The Science of Peak Performance

Understanding your body and mind

On the occasion of “World Health Day”, The Hive in collaboration with Human Fractal conducted a workshop on “The science of peak mental and physical performance”.

The workshop was aimed to provide an overview of scientific approach to health and fitness, involving 4 key principles:

1. Rooted in Science & evidence (so one can trust the recommendations)

2. Data driven (so one can avoid guess-work)

3. Results oriented (so one can know what to measure and expect)

4. Personalization (so it fits each one’s unique life demands)

The Science & Data driven approach to achieve peak wellness is becoming the new normal. Earlier this approach was used by top athletes to improve their performance but now with the affordable costs of diagnostics, wearables, algorithm driven digital systems (systems can look at more correlations & causations), tools and consumer awareness, it is possible for everyone to adopt the scientific way.

The workshop started by introducing the “health and wellness continuum” and 13 holistic health & fitness goals covering areas of body-recomposition, energy systems development, recovery, cognition & performance. This opened up the wide array of possibilities for one’s body as opposed to the popular weight-loss or muscle-gain goals.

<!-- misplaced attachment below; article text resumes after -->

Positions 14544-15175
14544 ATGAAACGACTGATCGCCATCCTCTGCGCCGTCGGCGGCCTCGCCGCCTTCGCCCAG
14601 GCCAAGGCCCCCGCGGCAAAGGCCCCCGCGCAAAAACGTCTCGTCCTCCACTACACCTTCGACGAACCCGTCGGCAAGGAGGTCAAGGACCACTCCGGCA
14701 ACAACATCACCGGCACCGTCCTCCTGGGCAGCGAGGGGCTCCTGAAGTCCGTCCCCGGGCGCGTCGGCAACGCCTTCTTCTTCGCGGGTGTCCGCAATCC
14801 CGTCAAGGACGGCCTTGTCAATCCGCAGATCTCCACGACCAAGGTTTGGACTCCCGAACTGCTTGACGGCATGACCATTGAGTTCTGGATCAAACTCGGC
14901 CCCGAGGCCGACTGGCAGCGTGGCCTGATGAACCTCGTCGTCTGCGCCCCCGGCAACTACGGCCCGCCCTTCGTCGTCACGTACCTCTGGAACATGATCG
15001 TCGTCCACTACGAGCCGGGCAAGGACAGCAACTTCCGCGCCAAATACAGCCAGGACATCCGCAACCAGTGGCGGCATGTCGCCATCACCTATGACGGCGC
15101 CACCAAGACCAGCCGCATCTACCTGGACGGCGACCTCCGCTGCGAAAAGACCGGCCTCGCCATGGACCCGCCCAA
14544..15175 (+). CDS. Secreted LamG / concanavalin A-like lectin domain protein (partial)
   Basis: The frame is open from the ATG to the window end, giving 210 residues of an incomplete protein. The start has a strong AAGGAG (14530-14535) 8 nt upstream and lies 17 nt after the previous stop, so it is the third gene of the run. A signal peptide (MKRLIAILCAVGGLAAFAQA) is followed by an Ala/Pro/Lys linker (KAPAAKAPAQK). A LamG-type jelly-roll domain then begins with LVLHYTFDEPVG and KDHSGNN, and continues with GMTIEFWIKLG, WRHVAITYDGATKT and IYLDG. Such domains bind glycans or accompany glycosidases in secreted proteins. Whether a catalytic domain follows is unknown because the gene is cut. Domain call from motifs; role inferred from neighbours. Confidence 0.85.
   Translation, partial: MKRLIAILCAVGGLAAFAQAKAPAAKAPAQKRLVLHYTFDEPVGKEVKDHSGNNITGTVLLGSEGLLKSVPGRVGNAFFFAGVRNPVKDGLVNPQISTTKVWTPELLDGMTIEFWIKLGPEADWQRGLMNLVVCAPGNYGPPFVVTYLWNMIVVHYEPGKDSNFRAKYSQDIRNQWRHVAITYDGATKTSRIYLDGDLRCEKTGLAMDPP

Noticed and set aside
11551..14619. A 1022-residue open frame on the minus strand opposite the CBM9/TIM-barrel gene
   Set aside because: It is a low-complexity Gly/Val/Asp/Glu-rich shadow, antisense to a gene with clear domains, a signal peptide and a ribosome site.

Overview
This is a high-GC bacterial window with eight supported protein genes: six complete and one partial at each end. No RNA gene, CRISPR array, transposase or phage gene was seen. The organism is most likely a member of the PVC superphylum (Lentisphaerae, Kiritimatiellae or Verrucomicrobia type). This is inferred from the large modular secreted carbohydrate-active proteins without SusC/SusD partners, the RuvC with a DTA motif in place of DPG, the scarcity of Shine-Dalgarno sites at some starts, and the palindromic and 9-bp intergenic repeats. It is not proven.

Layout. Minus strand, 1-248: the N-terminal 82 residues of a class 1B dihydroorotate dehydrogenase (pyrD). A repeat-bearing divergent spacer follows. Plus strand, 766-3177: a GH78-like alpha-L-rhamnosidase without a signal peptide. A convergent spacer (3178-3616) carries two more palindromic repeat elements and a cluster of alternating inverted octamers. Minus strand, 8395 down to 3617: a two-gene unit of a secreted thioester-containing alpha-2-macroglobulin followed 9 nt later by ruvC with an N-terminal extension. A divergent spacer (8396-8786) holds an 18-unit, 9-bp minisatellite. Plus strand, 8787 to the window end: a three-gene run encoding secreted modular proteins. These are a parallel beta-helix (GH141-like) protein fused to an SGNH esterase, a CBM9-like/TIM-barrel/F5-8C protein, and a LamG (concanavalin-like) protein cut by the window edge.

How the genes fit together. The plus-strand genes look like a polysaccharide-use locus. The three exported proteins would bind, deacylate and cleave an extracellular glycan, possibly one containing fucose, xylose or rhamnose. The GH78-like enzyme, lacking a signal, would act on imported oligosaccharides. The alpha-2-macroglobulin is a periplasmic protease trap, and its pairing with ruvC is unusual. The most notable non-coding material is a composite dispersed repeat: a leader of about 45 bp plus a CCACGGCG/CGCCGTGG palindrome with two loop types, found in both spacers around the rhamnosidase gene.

It then covered a very interesting topic of decoding individual’s blood work and body composition data with live examples and case studies. Most times what appears “normal” on the blood tests may not be “optimal” for an individual, and thus the use of “optimal range” as opposed to “clinical range” is designed to uncover “dysfunctions” in the body.

Moreover, understanding the importance of hormones such as thyroid, inflammation, metabolic indicators, vitamin & mineral balance and other hormones in overall well-being was highlighted. This insight was a fresh perspective to the audience who were able to understand the top indicators to watch for and how a nutrition plan impacts the parameters.

The last section covered the use of health data and individual goals to design nutrition plan i.e. micro and macro requirements, the meal timings, the quantity intake and how to generate avoid list. The exercise design section, which includes various types of exercise such as cardiovascular, strength, power, stamina, balance etc also covered the “recovery” approach to training for maximizing results.

Overall the workshop was well received by audience as was simplified with visuals and case studies, examples etc. It was a great learning experience for our members.